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This is a quick and simple project that anyone can do with few tools. I have been seeing these lamps all over the place as of late, and I simply love them, so I decided to make one for myself. I decided to use PVC in this project because I have so much on hand, but this could be made from a variety of different pipe material.

Here is what you will need.

Supplies:

1. 1/2 " PVC (A total less than 2 feet was used in this project)

2. Four 1/2" PVC elbows

3. One 3/4" to 1/2" PVC Adapter

4. One Light socket

5. One Light Bulb ( Used an Edison bulb from Lowes)

6. One piece of wood for the base (My piece of wood measures 9 1/4" L x 5 1/4" W)

7. One Metal Floor Flange

8. Can of Rust-oleum Cooper Spray (This can be any brand)

9. One 1/2" PVC adapter with the threaded insert.

10. Four wood screws

11. Cork to cover the bottom of the light base (This is totally optional and other materials can be used like felt.)

12. Wood Finish. (Whatever wood finish you prefer - I used Johnson Paste wax)

Tools Used:

1. Circular Saw

2. Screw Driver

3. Craftsman rotary tool with a straight bit (Dremel or other brand)

4. PVC Pipe Cutters

5. Measuring Tape

6. Sander

7. Drill bits, and a 1/2" spade bit

8. Hot Glue gun (or any other glue you prefer)

Step 1: Gather Your Materials, Plan Your Design, Then Paint

I grabbed some wood cut offs, and old shop light, PVC pipe and fittings, and I started by playing around with several different designs. (The first two photos of this Instructable shows the two designs I came up with.)

I decided to make random cuts of the PVC and piece them together until I has happy with the result. If you only have limited amount of PVC to work with, then you may want to carefully plan out your design. Because I have so much of this stuff just laying around my shop, I decided to just play around with it and see where the inspiration takes me.

Because the PVC will hold together tightly without gluing, it is quite easy to switch pieces about until you come upon a design you are happy with.

Once you are set on your design, take your PVC outside or in a well ventilated area and apply the paint. I painted everything including the metal base and 4 screws that would secure the lamp to the wooden base. I used Rust-oleum Copper paint and primer in one. It dries to the touch in 30 minutes, but will be fully cured in 24 hours.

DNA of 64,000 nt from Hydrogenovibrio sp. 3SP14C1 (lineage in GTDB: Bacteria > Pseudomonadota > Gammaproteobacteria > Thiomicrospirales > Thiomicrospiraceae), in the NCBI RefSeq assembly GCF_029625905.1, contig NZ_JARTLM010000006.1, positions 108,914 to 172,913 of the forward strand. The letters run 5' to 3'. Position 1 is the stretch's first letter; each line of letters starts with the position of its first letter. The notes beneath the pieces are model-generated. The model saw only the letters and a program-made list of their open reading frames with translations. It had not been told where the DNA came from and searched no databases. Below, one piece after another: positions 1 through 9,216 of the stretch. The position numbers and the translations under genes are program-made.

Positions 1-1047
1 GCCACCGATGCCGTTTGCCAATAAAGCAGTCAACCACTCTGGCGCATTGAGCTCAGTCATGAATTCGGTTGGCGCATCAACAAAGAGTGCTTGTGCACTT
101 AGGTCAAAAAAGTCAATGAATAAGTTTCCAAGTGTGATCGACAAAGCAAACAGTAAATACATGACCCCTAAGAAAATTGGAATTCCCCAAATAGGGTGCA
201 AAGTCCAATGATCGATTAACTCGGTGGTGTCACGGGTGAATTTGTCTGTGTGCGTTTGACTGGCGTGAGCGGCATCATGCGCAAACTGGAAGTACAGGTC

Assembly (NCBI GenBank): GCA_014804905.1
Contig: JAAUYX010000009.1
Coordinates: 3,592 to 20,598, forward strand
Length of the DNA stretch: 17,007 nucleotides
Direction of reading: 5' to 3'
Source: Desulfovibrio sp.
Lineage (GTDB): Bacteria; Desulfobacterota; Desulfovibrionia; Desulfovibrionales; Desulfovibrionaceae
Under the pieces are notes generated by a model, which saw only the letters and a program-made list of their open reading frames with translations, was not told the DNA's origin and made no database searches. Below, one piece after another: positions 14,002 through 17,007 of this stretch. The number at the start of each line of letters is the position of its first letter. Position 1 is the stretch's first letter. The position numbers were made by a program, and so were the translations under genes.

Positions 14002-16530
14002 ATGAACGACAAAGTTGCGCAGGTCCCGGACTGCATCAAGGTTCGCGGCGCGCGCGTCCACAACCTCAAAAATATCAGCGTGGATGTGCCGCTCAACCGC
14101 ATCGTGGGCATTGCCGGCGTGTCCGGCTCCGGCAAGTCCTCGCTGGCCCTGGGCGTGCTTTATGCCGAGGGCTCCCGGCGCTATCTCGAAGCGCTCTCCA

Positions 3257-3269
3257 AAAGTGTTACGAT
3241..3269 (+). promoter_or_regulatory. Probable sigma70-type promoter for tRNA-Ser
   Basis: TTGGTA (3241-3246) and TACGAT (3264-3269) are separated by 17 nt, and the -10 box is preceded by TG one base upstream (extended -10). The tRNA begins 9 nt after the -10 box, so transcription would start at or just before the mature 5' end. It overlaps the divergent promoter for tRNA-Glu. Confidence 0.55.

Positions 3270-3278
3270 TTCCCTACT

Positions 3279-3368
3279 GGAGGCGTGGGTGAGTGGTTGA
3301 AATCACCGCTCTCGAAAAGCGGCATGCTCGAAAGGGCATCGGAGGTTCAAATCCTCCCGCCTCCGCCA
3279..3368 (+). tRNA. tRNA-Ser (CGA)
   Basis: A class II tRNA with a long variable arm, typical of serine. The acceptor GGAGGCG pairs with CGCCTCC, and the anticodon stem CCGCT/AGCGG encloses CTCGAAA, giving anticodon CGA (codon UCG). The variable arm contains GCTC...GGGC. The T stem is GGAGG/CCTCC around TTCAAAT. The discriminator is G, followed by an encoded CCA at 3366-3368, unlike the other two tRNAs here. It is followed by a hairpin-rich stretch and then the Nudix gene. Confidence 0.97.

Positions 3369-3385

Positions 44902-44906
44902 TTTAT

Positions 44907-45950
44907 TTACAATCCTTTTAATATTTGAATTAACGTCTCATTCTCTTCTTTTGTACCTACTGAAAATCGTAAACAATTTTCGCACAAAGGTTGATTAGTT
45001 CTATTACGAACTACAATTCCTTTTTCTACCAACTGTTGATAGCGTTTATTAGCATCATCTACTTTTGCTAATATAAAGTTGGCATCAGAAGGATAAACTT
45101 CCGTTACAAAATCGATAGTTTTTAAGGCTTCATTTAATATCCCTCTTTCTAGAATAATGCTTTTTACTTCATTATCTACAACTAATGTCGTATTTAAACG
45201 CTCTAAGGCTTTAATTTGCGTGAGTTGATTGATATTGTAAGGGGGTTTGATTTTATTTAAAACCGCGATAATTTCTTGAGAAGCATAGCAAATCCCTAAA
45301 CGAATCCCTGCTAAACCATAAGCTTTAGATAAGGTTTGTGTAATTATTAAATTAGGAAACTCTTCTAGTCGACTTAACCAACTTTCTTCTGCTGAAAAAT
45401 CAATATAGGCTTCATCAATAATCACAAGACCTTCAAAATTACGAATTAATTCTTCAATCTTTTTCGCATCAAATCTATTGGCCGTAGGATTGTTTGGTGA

Step 2: Preparing the Base Then Stain

For the base I used a scrap piece of 1 x 6 pine that was a cut off from another project that measured approximately 9 1/4"L x 6"W. I left the length the same, but shortened the width to 5 1/4" using a tape square and my Dewalt cordless circular saw. I then gave the wood a good sanding with 220 grit sand paper being sure to only slightly round over the edges.

I placed the Metal floor flange center rear on the wood and marked the holes for drilling. After drilling the holes on the top, I turned the wood over and drilled a slightly bigger hole on the bottom with a 1/2" spade bit. (This hole is where the wire for the lamp will exit the wood, and I want to tie a knot in the wire to keep the cord taught.)

So that the cord would lay flat on the bottom, I needed to route a grove for the cord to lay in. Using my Cratsman rotary tool with a 1/4" straight bit installed, I routed a channel from the hole to the end of the board. I went only deep enough for the cord to lay flat.

Stain:

I used Rust-Oleum Dark Walnut Stain (Easy to use - wipe it on, let stand for 2 to 3 minutes then wipe it off. Dries in 1 hour) After the stain dried, I went over it with paste wax to give it a smooth satiny feel.

Step 3: Preparing the Light